matplotlib.transforms.blended_transform_factory(x_transform, y_transform)[source]#

Create a new "blended" transform using x_transform to transform the x-axis and y_transform to transform the y-axis.

A faster version of the blended transform is returned for the case where both child transforms are affine.

matplotlib.transforms.composite_transform_factory(a, b)[source]#

Create a new composite transform that is the result of applying transform a then transform b.

Shortcut versions of the blended transform are provided for the case where both child transforms are affine, or one or the other is the identity transform.

Composite transforms may also be created using the '+' operator, e.g.:

```c = a + b
```
matplotlib.transforms.interval_contains(interval, val)[source]#

Check, inclusively, whether an interval includes a given value.

Parameters:
interval(float, float)

The endpoints of the interval.

valfloat

Value to check is within interval.

Returns:
bool

Whether val is within the interval.

matplotlib.transforms.interval_contains_open(interval, val)[source]#

Check, excluding endpoints, whether an interval includes a given value.

Parameters:
interval(float, float)

The endpoints of the interval.

valfloat

Value to check is within interval.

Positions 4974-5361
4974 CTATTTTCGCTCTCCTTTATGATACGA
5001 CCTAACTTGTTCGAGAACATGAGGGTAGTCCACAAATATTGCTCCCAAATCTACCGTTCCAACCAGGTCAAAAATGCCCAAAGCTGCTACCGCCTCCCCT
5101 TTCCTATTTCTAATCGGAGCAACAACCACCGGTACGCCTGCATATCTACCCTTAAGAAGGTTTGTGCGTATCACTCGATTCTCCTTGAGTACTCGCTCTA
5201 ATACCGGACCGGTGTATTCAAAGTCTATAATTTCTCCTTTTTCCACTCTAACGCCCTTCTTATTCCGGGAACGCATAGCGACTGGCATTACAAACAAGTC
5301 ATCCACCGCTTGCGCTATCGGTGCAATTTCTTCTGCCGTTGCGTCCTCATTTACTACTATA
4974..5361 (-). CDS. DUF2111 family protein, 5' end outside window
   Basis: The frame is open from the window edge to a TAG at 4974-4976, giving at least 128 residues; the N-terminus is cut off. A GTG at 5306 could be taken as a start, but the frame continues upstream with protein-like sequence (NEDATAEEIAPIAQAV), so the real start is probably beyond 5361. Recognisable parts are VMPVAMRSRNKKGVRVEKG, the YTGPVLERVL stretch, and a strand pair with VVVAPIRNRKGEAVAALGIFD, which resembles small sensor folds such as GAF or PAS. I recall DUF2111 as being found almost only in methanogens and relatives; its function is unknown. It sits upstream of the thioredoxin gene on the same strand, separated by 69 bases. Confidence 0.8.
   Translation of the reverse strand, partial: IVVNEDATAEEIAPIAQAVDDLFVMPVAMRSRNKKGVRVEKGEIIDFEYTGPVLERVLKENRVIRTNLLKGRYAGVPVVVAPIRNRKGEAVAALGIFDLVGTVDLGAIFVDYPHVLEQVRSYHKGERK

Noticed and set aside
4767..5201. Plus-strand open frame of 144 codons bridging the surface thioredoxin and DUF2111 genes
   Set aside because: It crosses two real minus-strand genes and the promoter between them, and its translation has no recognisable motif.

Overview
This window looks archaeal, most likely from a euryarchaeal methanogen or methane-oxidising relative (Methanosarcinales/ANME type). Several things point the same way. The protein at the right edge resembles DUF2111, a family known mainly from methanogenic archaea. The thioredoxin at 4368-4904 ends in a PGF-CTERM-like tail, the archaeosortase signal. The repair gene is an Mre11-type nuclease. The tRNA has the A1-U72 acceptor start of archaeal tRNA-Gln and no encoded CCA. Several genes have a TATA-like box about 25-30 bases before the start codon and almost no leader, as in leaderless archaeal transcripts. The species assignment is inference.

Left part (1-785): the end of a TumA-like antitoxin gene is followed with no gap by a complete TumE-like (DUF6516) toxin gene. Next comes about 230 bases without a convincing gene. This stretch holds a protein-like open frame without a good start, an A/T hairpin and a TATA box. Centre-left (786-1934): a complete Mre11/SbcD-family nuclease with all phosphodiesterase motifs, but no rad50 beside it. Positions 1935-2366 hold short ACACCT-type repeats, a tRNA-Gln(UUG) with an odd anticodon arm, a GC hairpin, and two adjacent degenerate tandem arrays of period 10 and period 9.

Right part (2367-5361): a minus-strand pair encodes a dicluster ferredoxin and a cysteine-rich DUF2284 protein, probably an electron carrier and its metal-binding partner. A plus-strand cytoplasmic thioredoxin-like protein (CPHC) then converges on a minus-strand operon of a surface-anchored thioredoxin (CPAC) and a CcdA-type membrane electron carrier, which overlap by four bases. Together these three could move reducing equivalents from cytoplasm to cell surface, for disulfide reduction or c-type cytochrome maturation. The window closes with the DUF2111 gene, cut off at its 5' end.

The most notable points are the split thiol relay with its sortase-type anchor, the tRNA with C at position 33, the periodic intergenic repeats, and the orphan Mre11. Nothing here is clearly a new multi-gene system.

Returns:
bool

Whether val is within the interval.

matplotlib.transforms.nonsingular(vmin, vmax, expander=0.001, tiny=1e-15, increasing=True)[source]#

Modify the endpoints of a range as needed to avoid singularities.

Parameters:
vmin, vmaxfloat

The initial endpoints.

expanderfloat, default: 0.001

Fractional amount by which vmin and vmax are expanded if the original interval is too small, based on tiny.

tinyfloat, default: 1e-15

Threshold for the ratio of the interval to the maximum absolute value of its endpoints. If the interval is smaller than this, it will be expanded. This value should be around 1e-15 or larger; otherwise the interval will be approaching the double precision resolution limit.

increasingbool, default: True

If True, swap vmin, vmax if vmin > vmax.

Returns:
vmin, vmaxfloat

Endpoints, expanded and/or swapped if necessary. If either input is inf or NaN, or if both inputs are 0 or very close to zero, it returns -expander, expander.

matplotlib.transforms.offset_copy(trans, fig=None, x=0.0, y=0.0, units='inches')[source]#

Return a new transform with an added offset.

Parameters:
trans`Transform` subclass

Any transform, to which offset will be applied.

fig`Figure`, default: None

Current figure. It can be None if units are 'dots'.

x, yfloat, default: 0.0

The offset to apply.

units{'inches', 'points', 'dots'}, default: 'inches'

Units of the offset.

Returns:
`Transform` subclass

Transform with applied offset.